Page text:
changing default perl

Ryan Schmidt ryandesign at
Mon Nov 11 08:32:39 PST 2013

On Nov 11, 2013, at 09:35, Daniel J. Luke wrote:
> On Nov 11, 2013, at 6:06 AM, Ryan Schmidt wrote:
>> On Nov 5, 2013, at 08:46, Daniel J. Luke wrote:
>>> I would say we should even go further, and get rid of all of the p5-* ports.
>>> Instead, we should install perl5 as the latest stable perl, and include our own 'cpanm' program (like how perlbrew has it's own) which would download/build/(test)/install modules (probably into a DESTROOT to allow MacPorts to do the actual install and to take advantage of Macports being able to do unininstall). We could add a new dependency type (and associated functionality) to allow ports to still depend on perl modules, and the perl5 port could uninstall/reinstall all of the installed perl modules when upgraded (or actually, on post-activate). 
>> If we don’t have a portfile for each CPAN module, how would we:
>> * not update to a newer available version if that version did not build on OS X?
>> * apply patches?
>> * blacklist a compiler?
>> * add a flag to CFLAGS?
>> * check the license to check if a dependent is distributable?
>> It seems like each of these would require special workarounds, which are not needed with the current way of creating a portfile for each package.
> I would suggest that in the case of perl modules we shouldn't be doing any of the above (ie, just fix bugs in upstream and not bother building archives for them).

Ok but we certainly have experience with software developers not responding to tickets or patches for months or years.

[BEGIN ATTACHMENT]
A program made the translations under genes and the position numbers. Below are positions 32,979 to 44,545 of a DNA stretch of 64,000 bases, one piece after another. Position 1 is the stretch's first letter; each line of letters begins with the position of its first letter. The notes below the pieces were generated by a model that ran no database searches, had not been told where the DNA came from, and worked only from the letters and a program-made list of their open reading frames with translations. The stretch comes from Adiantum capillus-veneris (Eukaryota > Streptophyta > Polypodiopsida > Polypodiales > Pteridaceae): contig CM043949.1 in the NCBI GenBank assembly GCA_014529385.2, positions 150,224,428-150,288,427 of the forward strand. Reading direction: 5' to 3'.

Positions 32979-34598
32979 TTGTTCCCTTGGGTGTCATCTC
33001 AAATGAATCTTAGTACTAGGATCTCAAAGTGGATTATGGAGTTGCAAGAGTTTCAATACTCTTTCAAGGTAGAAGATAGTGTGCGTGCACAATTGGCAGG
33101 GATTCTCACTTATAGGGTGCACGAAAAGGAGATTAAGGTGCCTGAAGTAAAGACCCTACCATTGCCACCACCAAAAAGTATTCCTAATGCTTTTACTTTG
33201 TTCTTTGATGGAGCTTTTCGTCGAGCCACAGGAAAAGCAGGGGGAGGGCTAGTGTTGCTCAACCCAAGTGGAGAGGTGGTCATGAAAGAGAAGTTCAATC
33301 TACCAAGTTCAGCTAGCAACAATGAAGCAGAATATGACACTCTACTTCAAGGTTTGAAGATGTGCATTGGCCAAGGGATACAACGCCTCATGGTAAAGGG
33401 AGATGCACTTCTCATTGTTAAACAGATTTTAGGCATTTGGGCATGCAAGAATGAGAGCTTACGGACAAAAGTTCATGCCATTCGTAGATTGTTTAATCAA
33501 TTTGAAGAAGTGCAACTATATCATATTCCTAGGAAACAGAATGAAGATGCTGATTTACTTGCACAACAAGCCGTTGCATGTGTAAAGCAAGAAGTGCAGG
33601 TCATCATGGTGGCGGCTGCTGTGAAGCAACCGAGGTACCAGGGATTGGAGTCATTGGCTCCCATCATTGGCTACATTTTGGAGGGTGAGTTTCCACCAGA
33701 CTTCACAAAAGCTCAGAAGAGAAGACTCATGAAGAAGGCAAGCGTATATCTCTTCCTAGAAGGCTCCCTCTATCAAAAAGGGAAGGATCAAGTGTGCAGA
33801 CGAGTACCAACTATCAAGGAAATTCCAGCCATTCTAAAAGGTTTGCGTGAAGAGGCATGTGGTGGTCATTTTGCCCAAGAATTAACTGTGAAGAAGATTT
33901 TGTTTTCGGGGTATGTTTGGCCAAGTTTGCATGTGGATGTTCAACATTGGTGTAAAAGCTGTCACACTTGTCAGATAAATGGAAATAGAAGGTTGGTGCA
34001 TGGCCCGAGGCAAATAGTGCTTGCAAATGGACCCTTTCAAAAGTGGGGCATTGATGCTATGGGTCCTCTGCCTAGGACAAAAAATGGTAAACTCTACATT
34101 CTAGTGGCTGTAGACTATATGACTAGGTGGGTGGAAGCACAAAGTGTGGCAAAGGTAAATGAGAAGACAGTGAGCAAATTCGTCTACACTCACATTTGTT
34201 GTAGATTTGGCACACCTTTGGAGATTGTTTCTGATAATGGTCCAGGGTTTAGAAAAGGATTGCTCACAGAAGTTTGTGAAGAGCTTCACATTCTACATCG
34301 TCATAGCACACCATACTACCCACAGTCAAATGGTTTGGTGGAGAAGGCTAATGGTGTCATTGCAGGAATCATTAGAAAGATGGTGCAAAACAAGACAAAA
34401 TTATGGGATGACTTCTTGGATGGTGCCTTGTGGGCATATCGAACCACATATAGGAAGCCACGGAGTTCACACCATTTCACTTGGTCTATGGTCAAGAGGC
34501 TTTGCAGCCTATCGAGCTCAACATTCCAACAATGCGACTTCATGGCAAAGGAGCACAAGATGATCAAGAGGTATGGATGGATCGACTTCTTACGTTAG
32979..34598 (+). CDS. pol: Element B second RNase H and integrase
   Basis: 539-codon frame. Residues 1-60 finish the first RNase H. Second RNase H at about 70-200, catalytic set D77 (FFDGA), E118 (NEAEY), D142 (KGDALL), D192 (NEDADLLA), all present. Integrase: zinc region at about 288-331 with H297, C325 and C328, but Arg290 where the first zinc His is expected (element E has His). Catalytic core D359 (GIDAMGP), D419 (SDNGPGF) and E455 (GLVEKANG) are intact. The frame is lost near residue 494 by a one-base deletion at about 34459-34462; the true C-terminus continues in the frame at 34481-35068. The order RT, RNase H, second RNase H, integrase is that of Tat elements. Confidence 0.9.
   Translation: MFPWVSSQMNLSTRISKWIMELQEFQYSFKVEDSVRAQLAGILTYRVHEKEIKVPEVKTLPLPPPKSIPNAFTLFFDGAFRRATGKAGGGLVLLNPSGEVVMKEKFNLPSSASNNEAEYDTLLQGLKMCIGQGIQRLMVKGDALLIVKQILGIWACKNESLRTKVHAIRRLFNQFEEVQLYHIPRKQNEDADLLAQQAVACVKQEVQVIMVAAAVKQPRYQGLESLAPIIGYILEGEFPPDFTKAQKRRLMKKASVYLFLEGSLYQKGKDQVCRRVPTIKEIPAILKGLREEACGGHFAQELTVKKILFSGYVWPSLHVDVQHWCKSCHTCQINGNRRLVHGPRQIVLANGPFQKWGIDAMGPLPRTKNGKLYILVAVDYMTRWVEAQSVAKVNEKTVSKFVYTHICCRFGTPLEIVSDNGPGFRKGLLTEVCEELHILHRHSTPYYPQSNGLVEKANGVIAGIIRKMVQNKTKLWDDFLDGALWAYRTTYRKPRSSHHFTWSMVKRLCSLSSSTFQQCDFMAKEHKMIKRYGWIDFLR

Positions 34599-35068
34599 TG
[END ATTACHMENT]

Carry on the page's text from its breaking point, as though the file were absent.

> It would certainly be possible to have some local metadata that our cpanm could consult to do any of the above, though.

This sounds like inventing a second language to do what we can already do in portfiles.

I like Jeremy’s idea of adding a portfile only if necessary to fix issues (add patches, etc.).

> The main benefit would be that /all/ of the modules would be available in a MacPorts supported way and they would be up-to-date without an army of volunteers building cookie-cutter portfiles for them.

And that would be great!

If we do this, we should find a way to make it abstract so that we can integrate other package managers besides CPAN. For example we have the same problem for php’s PEAR package manager: two years ago, Bradley put all of PEAR in MacPorts, but it hasn’t been updated since then. Perhaps this functionality could still be implemented as portgroups, or at least as tcl files in the _resources directory, so that new MacPorts base releases are not needed to make changes there.

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